Artur Schnabel

From Wikipedia, the free encyclopedia
Jump to: navigation, search
Artur Schnabel when he was about 24

Artur Schnabel (April 17, 1882August 15, 1951) was an Austrian classical pianist, composer and teacher. He was one of the best pianists of the twentieth century. He was a very serious pianist. He did not try to impress people by playing fast or loud. He was most famous for playing music by Mozart and Beethoven and Schubert.

The place where Schnabel was born was called Kunzendorf. It was near a town that was called Bielitz, in Austria-Hungary. Now Kunzendorf is called Lipnik, and Bielitz is called Bielsko-Biała, and it is in Poland.[1] When he was two years old his family moved to Vienna. He started to play the piano when he was four. When he was nine he started to take piano lessons with the famous teacher Theodore Leschetizsky.[2] He studied with Leschetizsky for seven years, until 1897. He also studied music theory and composition with Eusebius Mandyczewski. He gave his first concert in Vienna in 1897. After that he played more concerts in Budapest and Prague and Brno.[3]

Schnabel moved to Berlin in 1898. He started to be famous from concerts with the Berlin Philharmonic Orchestra and from playing chamber music. He liked playing chamber music and he played it for all his life. Some of the famous musicians he played chamber music with were Carl Flesch, Joseph Szigeti and Bronislaw Huberman (violin), Paul Hindemith (viola), and Pablo Casals, Gregor Piatigorsky and Pierre Fournier (cello). He also played piano for the contralto singer Therese Behr (1876-1959). In 1905 he married her. They had two sons. Karl Ulrich Schnabel (1909-2001) was a pianist and Stefan Schnabel (1912-99) was an actor.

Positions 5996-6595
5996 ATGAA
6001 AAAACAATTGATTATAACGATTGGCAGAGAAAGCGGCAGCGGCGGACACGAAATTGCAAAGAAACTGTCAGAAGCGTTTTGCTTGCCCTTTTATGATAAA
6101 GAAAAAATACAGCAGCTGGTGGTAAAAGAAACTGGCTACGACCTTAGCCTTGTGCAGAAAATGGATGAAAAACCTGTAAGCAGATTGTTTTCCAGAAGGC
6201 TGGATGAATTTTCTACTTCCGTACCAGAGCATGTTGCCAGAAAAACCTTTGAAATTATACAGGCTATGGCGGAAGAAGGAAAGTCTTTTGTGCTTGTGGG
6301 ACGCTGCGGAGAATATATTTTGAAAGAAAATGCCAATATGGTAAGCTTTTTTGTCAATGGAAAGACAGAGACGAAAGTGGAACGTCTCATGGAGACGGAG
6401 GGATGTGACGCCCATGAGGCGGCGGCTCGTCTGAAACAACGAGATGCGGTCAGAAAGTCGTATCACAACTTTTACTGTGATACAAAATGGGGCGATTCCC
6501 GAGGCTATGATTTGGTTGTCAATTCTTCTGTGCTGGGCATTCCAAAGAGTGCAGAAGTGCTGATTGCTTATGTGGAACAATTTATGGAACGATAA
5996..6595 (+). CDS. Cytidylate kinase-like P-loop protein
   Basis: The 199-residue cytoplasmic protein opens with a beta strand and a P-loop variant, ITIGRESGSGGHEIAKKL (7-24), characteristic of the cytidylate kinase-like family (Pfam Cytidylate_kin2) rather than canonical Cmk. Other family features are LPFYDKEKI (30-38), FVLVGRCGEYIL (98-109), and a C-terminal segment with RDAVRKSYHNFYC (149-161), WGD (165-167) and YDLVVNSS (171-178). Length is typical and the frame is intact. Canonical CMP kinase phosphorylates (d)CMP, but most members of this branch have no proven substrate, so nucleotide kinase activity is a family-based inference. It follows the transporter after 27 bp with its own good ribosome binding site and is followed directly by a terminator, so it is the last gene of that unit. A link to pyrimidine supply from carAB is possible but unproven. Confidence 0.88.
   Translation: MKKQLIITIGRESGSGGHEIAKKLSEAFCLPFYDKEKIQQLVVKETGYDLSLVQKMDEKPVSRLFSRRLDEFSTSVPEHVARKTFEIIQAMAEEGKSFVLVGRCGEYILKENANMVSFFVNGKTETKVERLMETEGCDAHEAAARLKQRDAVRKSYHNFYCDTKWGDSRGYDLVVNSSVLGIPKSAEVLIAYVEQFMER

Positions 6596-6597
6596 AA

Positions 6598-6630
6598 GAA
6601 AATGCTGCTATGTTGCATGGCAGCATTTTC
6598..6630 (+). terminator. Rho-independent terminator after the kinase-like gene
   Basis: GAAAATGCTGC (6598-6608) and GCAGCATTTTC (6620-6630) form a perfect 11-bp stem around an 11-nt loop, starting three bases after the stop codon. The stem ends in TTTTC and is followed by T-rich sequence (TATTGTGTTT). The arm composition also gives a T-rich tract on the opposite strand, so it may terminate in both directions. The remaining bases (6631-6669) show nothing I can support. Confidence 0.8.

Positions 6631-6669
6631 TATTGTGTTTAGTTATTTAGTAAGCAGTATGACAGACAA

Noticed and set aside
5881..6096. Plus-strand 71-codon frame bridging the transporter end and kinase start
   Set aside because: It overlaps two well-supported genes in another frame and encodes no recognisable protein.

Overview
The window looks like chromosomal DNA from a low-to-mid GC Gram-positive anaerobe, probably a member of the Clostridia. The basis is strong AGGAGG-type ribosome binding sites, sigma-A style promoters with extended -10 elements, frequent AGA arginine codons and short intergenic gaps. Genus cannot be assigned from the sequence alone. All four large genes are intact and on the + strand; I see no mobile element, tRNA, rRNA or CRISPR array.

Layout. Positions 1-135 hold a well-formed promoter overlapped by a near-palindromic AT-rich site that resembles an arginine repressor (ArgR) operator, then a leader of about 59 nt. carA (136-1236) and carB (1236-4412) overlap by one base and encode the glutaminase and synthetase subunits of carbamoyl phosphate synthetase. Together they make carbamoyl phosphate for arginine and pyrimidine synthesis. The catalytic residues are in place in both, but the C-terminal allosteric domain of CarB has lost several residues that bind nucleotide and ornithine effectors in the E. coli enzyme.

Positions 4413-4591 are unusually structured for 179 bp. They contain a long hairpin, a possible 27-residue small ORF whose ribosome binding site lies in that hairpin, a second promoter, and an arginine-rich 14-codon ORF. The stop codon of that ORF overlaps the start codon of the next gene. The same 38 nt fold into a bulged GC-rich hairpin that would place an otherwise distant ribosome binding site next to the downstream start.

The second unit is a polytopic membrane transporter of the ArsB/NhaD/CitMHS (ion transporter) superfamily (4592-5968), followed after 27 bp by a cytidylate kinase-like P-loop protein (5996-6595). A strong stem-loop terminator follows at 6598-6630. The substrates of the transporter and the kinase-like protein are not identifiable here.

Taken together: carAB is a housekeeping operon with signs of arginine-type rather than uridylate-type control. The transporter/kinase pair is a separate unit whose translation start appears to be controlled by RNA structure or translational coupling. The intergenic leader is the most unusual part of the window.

In 1933 Adolf Hitler became the leader of Germany, and Schnabel, who was Jewish, moved to England. He moved to the United States in 1939. After the end of World War II he went back to Europe. He gave concerts there and in the United States for the rest of his life. He died in Axenstein, Switzerland, in 1951.

References[change | change source]

  1. Schnabel, Artur (1961, republished 1988). My Life And Music. New York & London: Dover/Smythe
  2. Saerchinger, Cesar (1957). Arthur Schnabel: A Biography. New York: Dodd, Mead & Co.
  3. Artur Schnabel: Musiker 1882-1951, Archives of the Akademie der Künste, Berlin. Berlin: Wolke-Verlag.